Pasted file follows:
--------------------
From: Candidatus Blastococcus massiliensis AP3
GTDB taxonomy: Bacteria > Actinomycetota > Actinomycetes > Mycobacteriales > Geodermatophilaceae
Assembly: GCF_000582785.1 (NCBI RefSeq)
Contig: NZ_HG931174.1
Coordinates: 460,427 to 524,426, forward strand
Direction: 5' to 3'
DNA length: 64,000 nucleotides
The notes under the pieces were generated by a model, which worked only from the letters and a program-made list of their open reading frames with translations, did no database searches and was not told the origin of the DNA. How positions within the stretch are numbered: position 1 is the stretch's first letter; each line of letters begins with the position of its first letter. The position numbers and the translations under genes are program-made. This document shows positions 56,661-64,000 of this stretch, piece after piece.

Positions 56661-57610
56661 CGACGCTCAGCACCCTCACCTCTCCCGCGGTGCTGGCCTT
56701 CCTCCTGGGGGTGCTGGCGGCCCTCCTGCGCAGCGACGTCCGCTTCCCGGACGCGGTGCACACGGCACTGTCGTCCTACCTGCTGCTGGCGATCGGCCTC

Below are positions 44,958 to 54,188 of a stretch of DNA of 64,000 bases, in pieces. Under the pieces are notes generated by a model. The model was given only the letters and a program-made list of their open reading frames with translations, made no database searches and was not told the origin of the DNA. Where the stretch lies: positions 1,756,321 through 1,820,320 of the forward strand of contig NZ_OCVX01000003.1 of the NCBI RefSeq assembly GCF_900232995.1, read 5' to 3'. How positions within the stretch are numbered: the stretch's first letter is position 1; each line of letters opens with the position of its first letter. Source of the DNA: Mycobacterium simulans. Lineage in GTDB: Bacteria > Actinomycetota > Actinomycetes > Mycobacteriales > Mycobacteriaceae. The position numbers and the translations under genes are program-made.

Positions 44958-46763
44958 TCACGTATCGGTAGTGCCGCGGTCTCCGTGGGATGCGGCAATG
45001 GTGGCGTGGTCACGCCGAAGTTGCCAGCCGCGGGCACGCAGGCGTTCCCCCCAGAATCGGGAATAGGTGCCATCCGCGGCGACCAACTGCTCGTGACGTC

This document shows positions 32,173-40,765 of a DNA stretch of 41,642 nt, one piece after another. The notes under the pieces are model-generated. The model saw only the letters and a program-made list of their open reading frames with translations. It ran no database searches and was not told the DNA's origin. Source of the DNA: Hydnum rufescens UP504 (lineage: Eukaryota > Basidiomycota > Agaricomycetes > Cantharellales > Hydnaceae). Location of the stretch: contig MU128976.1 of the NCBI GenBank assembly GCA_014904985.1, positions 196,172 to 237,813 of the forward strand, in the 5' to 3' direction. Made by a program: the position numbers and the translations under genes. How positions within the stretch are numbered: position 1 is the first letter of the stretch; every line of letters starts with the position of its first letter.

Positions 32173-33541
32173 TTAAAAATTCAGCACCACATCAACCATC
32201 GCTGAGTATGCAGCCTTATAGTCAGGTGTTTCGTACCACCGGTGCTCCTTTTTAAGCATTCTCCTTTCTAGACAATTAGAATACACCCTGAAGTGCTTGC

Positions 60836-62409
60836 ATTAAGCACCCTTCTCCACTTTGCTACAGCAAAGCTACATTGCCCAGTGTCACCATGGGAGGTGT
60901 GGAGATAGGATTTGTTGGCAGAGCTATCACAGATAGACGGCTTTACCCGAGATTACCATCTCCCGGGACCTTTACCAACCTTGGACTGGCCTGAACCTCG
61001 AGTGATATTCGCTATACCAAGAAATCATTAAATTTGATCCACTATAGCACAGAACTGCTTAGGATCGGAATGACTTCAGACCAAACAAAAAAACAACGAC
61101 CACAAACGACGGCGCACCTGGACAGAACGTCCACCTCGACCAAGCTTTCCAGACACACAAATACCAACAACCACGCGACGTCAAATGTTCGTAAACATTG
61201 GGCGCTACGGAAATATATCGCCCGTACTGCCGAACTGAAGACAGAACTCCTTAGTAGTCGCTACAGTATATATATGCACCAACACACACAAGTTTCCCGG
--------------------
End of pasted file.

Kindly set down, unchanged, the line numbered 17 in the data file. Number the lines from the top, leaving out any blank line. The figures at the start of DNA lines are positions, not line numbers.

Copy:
Positions 32173-33541